What They Do
Human resource professionals with a background in industrial and organizational psychology often find work as consultants in a consulting firm or as independent contractors. These professionals have a deep knowledge of organizational behavior as well as adult, social and group behaviors. Consultants in this field may work with a wide variety of topics in human resources, which can include:
- hiring and recruiting
- productivity and efficiency
- workplace environment and satisfaction
- labor relations and staff/administration relations
- training and development
These consultants must have a solid background in communication, human behavior, human resources, research and data analysis. From their research and data collection, consultants make suggestions and create plans that help companies.
Consultants use their education in industrial and organizational psychology to assess an organization in areas like communication systems, group interactions, morale and motivation. Consultants make suggestions about potential changes that could be made to increase productivity and worker satisfaction. In some cases, consultants take their findings and create reports and plans that outline the weaknesses and strengths of the structure of a business. Consultants must be able to help businesses find solutions or provide them with the information needed to assess problems.
Many consultants in this field choose to find employment with a consulting firm, while others prefer to work independently. Consulting firm consultants are able to use the networks and connections that the firm has already made to advance their careers. Independent consultants must create their own foundations and networks in order to be successful. Though the latter may be more difficult at first, many find the aspects of working independently much more rewarding personally. For those who wish to advance in their careers as consultants for human resources or industrial and organizational psychology firms, a master’s degree is essential for executive positions.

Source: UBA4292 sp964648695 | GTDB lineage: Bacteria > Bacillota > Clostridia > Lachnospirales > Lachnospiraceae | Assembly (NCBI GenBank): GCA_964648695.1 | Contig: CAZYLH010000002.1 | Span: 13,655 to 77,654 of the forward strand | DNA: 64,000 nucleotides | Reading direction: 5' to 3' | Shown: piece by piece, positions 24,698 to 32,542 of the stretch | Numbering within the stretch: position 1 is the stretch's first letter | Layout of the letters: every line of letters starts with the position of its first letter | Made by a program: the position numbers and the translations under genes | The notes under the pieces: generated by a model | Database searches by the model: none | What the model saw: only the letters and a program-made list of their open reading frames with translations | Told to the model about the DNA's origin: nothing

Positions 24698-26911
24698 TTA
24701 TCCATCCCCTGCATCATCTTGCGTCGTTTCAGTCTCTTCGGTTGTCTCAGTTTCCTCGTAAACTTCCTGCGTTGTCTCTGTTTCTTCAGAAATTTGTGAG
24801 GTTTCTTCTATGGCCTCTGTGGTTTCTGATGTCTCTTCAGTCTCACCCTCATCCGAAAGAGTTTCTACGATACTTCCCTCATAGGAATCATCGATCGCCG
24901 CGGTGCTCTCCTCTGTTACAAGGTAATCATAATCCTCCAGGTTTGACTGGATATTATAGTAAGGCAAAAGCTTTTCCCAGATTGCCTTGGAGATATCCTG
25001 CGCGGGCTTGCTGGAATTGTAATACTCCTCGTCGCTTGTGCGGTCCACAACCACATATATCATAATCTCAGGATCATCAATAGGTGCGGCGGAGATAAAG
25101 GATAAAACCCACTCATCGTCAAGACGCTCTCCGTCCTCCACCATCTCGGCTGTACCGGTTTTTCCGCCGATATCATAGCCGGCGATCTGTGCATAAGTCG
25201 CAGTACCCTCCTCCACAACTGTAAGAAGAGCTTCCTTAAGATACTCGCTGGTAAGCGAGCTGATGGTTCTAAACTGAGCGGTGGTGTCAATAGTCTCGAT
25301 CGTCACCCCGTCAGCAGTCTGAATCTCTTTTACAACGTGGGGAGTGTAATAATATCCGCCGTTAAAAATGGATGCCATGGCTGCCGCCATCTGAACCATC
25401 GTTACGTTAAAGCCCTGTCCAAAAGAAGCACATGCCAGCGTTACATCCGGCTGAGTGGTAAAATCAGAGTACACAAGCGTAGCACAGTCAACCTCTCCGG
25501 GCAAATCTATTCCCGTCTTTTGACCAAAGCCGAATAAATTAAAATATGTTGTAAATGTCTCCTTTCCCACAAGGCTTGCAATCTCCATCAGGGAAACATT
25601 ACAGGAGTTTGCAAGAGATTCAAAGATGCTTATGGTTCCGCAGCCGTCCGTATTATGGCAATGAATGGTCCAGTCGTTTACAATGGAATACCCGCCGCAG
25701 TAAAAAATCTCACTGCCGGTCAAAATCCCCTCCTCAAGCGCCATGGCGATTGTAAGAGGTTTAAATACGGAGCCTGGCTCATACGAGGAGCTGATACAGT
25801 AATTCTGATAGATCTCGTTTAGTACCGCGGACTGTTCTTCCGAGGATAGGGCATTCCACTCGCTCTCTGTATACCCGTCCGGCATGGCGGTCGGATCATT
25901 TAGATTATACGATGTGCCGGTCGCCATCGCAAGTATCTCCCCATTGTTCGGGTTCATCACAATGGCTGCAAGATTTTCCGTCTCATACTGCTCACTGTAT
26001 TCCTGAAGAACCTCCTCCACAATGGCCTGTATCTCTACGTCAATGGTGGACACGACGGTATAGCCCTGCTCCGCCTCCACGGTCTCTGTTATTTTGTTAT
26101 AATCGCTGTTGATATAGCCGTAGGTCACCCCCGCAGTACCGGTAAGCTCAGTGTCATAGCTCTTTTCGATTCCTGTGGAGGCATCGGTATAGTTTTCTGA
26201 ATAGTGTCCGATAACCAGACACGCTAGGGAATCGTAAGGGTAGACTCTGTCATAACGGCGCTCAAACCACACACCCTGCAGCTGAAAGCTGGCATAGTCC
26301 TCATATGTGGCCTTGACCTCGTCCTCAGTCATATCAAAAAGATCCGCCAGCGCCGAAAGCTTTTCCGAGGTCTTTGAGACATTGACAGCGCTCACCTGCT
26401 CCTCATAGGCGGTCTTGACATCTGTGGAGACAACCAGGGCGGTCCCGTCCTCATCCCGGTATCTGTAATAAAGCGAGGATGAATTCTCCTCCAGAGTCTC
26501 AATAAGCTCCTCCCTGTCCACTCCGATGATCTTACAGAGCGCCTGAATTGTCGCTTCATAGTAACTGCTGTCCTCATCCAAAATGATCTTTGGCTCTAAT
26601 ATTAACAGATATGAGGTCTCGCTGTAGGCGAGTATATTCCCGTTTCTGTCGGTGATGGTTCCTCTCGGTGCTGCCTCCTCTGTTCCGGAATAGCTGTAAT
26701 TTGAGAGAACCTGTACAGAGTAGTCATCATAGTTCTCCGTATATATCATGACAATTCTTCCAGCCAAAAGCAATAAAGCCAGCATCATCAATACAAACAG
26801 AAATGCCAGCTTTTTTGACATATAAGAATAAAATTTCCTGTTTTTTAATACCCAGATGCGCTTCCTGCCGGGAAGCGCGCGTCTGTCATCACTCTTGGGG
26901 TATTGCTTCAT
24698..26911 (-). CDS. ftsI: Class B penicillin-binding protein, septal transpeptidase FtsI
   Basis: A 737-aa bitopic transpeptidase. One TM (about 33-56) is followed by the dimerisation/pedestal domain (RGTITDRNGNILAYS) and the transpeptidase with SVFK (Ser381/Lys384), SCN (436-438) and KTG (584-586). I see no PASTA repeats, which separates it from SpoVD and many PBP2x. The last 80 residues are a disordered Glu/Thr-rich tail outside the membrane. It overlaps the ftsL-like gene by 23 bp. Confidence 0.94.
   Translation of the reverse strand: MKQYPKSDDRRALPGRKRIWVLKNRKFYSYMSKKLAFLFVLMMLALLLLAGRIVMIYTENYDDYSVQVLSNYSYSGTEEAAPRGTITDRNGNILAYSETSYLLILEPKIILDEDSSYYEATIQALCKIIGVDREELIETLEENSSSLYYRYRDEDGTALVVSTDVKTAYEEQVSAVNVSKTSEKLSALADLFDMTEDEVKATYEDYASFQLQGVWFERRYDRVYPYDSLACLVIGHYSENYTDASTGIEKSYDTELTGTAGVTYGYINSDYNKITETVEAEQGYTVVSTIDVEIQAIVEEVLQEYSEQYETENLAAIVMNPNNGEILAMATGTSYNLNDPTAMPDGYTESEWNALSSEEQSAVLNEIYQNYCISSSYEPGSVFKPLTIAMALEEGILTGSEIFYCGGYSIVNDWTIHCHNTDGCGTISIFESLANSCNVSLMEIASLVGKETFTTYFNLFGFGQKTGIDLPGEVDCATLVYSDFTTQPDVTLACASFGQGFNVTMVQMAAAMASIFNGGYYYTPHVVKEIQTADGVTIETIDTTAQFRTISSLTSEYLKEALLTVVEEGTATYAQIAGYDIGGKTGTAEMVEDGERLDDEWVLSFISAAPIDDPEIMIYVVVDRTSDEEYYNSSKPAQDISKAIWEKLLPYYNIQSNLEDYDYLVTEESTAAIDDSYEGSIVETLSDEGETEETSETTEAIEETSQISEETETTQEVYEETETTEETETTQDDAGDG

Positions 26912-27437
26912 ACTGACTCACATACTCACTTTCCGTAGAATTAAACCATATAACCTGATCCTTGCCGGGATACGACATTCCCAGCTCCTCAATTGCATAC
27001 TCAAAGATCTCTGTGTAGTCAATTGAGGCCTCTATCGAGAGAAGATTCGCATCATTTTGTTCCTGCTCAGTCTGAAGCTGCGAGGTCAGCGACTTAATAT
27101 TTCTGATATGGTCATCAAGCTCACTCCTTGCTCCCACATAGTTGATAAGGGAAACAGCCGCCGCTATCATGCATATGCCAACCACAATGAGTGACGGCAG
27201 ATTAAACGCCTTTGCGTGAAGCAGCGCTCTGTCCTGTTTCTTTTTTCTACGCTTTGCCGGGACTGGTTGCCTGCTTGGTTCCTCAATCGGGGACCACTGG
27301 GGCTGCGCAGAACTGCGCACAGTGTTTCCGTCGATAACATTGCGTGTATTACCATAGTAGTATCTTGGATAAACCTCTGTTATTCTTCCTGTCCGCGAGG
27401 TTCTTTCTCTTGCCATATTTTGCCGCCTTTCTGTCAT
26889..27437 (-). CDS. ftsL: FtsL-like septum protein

The Bureau of Labor Statistics reports that positions for human resource specialists will grow by 8 percent by 2022. This pace is about average pace for all occupations. Jobs for industrial and organizational psychologists, on the other hand, will grow by 53 percent.
An industrial and organizational psychologist makes an average salary of $83,580, according to the BLS. Consultants specifically make $83,110 a year when working for management, scientific or technical consulting services.
Though there is no specific required education for entry-level consultant positions, those who have earned a graduate degree like a master’s in industrial and organizational psychology are given preference concerning job competition. Advanced consultant positions require a master’s degree. Candidates who have some academic background in human resources, like a concentration in the subject, are more competitive in the job market.
Industrial and organizational psychology degree programs cover subjects including:
- organizational theory
- organizational change
- performance assessment
- leadership and management
- training and development
- statistical methods
- research methodology
A consultant would apply these theories and skills to a specific organization’s situation and help the company improve its processes and employee relations. Consultants use the theory and research skills acquired in a master’s level program to solve problems with organizational processes, leadership, management and communication.